Greena Moor

Location: Week St. Mary, Cornwall

Grid Reference: SX 234 963


Plantlife’s purchase of Greena Moor reserve helped to protect almost a fifth of the remaining area of a scarce and colourful habitat in Cornwall.

Greena Moor, in a somewhat isolated corner of Cornwall, is a reserve that needs an explanation. It’s an excellent example of culm grassland. Confusingly this has nothing to do with the flowering stems of grasses called “culms”, but refers instead to the rocks underneath the clay soil of the reserve. These culm measures are a kind of rock from the Carboniferous era that contains thin bands of impure anthracite or “culm”, found only in Cornwall, Devon, the New Forest and South Wales.

Mosaic of life

Always sparse, culm grassland suffered a catastrophic decline through agricultural “improvements”. The reserve is a fragment of what was once an extensive moorland and mire system, including large areas of culm grassland. It is fringed by wet woodland of alder and willows.

Two nationally scarce plants are found in the reserve: wavy St-John’s-wort grows in wet ditches and three-lobed crowfoot prefers muddy hollows. Also there are three species rare in Cornwall: whorled caraway is regarded as a good indicator of culm grassland and is abundant in parts of the reserve, meadow thistle prefers areas of damp grassland, and upright vetch grows among scrub and rocks on one north-facing bank.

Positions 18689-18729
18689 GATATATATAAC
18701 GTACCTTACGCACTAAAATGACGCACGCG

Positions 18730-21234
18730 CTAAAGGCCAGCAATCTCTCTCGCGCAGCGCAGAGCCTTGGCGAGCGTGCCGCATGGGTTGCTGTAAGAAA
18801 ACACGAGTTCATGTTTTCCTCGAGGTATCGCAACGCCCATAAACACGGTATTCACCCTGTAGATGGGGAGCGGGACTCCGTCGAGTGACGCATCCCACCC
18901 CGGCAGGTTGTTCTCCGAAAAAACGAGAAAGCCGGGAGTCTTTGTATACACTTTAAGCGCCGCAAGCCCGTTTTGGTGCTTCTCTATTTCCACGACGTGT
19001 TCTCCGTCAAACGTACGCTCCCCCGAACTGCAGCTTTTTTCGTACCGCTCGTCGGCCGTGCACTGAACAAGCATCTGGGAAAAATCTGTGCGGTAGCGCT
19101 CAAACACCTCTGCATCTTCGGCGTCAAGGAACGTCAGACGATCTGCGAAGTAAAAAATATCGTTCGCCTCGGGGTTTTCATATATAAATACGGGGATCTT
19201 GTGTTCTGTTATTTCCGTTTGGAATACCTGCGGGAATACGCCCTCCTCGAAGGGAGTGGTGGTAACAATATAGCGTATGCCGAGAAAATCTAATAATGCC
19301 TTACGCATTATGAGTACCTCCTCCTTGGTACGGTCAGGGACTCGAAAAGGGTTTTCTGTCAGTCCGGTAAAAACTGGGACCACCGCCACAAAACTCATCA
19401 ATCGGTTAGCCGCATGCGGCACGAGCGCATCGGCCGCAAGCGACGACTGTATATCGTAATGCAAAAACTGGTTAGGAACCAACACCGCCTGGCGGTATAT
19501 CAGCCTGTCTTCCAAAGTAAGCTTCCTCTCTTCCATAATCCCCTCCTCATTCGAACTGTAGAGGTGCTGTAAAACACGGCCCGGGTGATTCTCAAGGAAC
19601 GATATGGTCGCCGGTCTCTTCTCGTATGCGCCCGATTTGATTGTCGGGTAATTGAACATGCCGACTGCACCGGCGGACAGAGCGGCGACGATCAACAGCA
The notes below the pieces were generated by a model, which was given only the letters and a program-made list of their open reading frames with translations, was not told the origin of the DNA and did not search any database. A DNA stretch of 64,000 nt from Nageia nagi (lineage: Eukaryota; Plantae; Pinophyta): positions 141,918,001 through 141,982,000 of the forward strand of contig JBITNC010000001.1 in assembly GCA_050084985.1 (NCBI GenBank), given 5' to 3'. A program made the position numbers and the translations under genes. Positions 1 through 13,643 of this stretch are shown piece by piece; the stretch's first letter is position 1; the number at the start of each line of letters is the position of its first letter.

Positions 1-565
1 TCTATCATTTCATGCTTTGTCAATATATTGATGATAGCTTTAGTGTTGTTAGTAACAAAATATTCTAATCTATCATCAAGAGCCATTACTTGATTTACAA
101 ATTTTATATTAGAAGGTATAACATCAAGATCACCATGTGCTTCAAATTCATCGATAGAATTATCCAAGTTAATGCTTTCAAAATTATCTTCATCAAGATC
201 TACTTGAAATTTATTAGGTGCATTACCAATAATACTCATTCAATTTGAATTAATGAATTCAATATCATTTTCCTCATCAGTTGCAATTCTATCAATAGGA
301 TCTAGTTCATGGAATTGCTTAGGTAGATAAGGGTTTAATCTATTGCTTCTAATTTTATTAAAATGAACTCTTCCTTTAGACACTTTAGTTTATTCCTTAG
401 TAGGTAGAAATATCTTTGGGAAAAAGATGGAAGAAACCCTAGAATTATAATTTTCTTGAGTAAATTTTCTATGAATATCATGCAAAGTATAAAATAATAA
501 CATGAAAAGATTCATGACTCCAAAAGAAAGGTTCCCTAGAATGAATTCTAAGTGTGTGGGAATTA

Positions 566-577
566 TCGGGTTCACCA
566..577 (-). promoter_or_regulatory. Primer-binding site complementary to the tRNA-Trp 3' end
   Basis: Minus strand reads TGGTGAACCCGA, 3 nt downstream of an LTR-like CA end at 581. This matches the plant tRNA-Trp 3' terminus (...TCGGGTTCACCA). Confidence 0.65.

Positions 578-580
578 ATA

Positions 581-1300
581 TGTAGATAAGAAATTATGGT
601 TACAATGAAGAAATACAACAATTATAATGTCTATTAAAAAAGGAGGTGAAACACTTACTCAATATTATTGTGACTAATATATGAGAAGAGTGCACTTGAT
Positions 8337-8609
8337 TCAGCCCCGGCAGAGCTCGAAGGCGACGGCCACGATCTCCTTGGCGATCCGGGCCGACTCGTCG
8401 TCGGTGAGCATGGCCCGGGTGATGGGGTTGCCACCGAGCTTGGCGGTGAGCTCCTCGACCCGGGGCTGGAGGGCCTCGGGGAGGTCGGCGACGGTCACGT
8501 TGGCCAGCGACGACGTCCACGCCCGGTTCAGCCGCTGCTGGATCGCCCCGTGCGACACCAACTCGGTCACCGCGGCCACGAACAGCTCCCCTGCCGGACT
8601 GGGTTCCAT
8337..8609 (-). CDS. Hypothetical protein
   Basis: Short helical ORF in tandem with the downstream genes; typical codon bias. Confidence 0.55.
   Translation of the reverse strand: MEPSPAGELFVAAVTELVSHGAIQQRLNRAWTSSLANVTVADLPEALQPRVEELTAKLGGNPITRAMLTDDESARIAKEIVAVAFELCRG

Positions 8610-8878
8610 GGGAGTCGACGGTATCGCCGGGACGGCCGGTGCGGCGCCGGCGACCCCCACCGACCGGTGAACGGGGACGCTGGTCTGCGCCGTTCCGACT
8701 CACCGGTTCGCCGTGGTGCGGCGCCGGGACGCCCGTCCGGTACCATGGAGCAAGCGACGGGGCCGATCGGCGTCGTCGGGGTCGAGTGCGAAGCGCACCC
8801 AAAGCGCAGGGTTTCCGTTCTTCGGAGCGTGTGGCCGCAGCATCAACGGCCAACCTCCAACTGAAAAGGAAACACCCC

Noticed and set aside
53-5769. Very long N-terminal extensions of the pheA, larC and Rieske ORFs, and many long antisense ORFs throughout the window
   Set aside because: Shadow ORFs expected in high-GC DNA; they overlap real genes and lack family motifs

Devil’s-bit scabious and saw-wort are common in some of the grassland, heath spotted-orchid and bog asphodel are plants of heathy areas, and bog pimpernel, lesser skullcap and water mint prefer damp hollows. Devil’s-bit scabious is important as the food plant for caterpillars of the marsh fritillary butterfly, which is active on the reserve in late May and early June. Reed buntings and meadow pipits are two of the many bird species present on the reserve.

Managing culm

Management of culm grassland typically involves grazing in summer, usually by cattle, to prevent purple moor-grass and scrub from swamping the other vegetation. The Cornwall Wildlife Trust works with a tenant farmer on our behalf to maintain this traditional management.

Purchase of the reserve was made possible by Unilever (Timotei). Please note that the site’s original name was Creddacott Meadow, but this was changed to avoid confusion with nearby Creddacott Farm.